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Apple apologizes for Siri privacy issue and quits keeping audio recordings

Apple executive Phil Schiller
Apple executive Phil Schiller introduces the Siri voice assistant in 2011.
(Paul Sakuma / Associated Press)

Apple Inc. apologized Wednesday for privacy mishaps surrounding its Siri voice assistant and said it would no longer retain audio recordings of Siri interactions, among other changes.

The announcement follows criticism of the iPhone maker and other technology giants for employing humans to listen to recordings of user interactions with voice assistants in a bid to improve the product. Apple had hundreds of contractors listening to recordings of Siri users in a process called “grading,” but the company suspended the program a few weeks ago after some consumers raised concerns. It plans to reinstate the practice after making a few changes in software updates this fall that will give users more control over their privacy.

“As a result of our review, we realize we haven’t been fully living up to our high ideals, and for that we apologize,” Apple said in a statement Wednesday.

Bloomberg News reported this year that Amazon.com Inc. and Apple had teams analyzing recordings. The Guardian reported in July that some of the people reviewing the Siri requests heard private personal details and possibly criminal activity. Amazon, which still has teams auditing voice commands for its Alexa digital assistant, said this month that it was letting users opt out of human review. Google has agreed to stop transcribing voice recordings in the European Union amid a German investigation.

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The tech giants’ use of human reviewers has spurred examinations by lawmakers and regulators in the United States and Europe. Privacy advocates have expressed concern that the companies’ practices could violate users’ rights, particularly in cases in which devices begin recording unintentionally or without the user’s knowledge. Apple faces a class-action lawsuit over privacy violations related to human reviewers listening to recordings.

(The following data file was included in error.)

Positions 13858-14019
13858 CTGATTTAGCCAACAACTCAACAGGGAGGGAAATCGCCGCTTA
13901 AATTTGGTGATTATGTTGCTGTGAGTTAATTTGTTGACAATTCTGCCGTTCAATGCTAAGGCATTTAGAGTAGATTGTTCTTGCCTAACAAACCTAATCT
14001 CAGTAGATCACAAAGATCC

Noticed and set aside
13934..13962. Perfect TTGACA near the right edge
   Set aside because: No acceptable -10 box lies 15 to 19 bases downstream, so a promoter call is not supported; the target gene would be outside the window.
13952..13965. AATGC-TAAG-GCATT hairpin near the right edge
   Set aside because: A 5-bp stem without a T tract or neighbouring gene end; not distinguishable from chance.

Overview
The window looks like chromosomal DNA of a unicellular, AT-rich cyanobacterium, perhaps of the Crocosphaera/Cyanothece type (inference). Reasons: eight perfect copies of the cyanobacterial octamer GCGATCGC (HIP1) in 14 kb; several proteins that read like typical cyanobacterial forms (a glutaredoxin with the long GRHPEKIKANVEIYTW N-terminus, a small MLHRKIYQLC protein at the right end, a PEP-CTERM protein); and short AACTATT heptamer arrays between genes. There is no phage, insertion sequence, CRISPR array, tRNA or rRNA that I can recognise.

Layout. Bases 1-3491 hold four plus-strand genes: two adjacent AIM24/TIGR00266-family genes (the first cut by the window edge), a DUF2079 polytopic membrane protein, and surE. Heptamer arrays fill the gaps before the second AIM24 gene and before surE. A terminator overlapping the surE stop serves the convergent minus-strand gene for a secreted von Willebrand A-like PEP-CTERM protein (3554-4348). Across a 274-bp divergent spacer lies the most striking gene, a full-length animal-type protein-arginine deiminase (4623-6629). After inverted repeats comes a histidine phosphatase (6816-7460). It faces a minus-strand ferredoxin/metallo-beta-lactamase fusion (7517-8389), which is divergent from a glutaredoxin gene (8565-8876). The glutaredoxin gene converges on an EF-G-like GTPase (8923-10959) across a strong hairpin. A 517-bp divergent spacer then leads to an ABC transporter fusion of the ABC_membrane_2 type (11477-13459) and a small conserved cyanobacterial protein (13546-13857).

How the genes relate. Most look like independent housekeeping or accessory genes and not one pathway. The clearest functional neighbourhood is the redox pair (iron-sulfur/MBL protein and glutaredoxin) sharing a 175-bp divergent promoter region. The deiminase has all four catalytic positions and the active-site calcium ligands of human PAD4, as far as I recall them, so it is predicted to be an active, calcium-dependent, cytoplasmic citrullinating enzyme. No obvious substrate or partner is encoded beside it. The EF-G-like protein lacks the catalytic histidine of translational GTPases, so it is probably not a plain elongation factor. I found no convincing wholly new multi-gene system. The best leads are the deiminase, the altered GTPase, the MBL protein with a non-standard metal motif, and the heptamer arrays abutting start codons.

“We know that customers have been concerned by recent reports of people listening to audio Siri recordings as part of our Siri quality evaluation process,” Apple said. “We heard their concerns, immediately suspended human grading of Siri requests and began a thorough review of our practices and policies.”

At the CES technology trade show in Las Vegas this year, Apple posted billboards that proclaimed, “What happens on your iPhone, stays on your iPhone.”

At Apple, less than 0.2% of Siri commands were analyzed, the company said. The recordings that were reviewed also don’t contain personally identifiable information and are stored for six months tied to a random identifier, not linked to a user’s Apple ID or phone number.

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As part of the changes Apple said it’s implementing, users will be able to opt in to let the company listen to a select bunch of anonymized audio samples in order to improve Siri, and then be able to opt out of the program later if they wish. Although it will no longer store audio recordings, computer-generated transcriptions will be held anonymously for up to six months, Apple said.

In another change, Apple said only its own employees — not outside contractors — would listen to audio samples. The Guardian reported Wednesday that at least 300 contractors in Europe lost their jobs as a result of Apple suspending its grading program. Apple also said it’s making changes to the review process to reduce the data about customers that reviewers can see.

After user concerns that Apple could be retaining recordings from Siri that were accidentally picked up because of a mistaken button press or the system wrongly thinking the user had said “Hey Siri,” Apple said Wednesday that it would work to delete inadvertent recordings.

Apple has often sought to distinguish itself as having tighter privacy controls than other tech companies. But this isn’t the first time it has had to apologize for lapses. Early this year Apple issued a mea culpa for a bug in its FaceTime video chat service that enabled users to listen in on people before the people had even accepted or rejected a call.


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